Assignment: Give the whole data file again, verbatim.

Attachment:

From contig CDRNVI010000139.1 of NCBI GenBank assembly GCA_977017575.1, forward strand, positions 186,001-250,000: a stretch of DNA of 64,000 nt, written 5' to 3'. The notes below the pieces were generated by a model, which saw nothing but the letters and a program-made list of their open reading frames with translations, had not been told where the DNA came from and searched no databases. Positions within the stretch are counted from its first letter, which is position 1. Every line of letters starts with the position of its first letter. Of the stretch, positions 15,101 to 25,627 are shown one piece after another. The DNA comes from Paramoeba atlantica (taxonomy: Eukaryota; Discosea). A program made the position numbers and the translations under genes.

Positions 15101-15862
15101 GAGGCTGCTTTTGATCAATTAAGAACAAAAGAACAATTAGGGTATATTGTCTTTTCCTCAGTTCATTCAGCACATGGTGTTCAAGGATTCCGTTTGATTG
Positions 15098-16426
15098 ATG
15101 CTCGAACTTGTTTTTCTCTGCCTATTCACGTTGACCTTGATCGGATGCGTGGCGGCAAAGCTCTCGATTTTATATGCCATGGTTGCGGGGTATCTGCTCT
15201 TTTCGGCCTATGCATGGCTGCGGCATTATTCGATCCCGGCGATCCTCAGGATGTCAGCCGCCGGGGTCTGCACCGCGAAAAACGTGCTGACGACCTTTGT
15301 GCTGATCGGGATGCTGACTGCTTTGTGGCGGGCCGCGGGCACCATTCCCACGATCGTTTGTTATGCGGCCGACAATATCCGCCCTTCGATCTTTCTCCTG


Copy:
From contig CDRNVI010000139.1 of NCBI GenBank assembly GCA_977017575.1, forward strand, positions 186,001-250,000: a stretch of DNA of 64,000 nt, written 5' to 3'. The notes below the pieces were generated by a model, which saw nothing but the letters and a program-made list of their open reading frames with translations, had not been told where the DNA came from and searched no databases. Positions within the stretch are counted from its first letter, which is position 1. Every line of letters starts with the position of its first letter. Of the stretch, positions 15,101 to 25,627 are shown one piece after another. The DNA comes from Paramoeba atlantica (taxonomy: Eukaryota; Discosea). A program made the position numbers and the translations under genes.

Positions 15101-15862
15101 GAGGCTGCTTTTGATCAATTAAGAACAAAAGAACAATTAGGGTATATTGTCTTTTCCTCAGTTCATTCAGCACATGGTGTTCAAGGATTCCGTTTGATTG
Positions 15098-16426
15098 ATG
15101 CTCGAACTTGTTTTTCTCTGCCTATTCACGTTGACCTTGATCGGATGCGTGGCGGCAAAGCTCTCGATTTTATATGCCATGGTTGCGGGGTATCTGCTCT
15201 TTTCGGCCTATGCATGGCTGCGGCATTATTCGATCCCGGCGATCCTCAGGATGTCAGCCGCCGGGGTCTGCACCGCGAAAAACGTGCTGACGACCTTTGT
15301 GCTGATCGGGATGCTGACTGCTTTGTGGCGGGCCGCGGGCACCATTCCCACGATCGTTTGTTATGCGGCCGACAATATCCGCCCTTCGATCTTTCTCCTG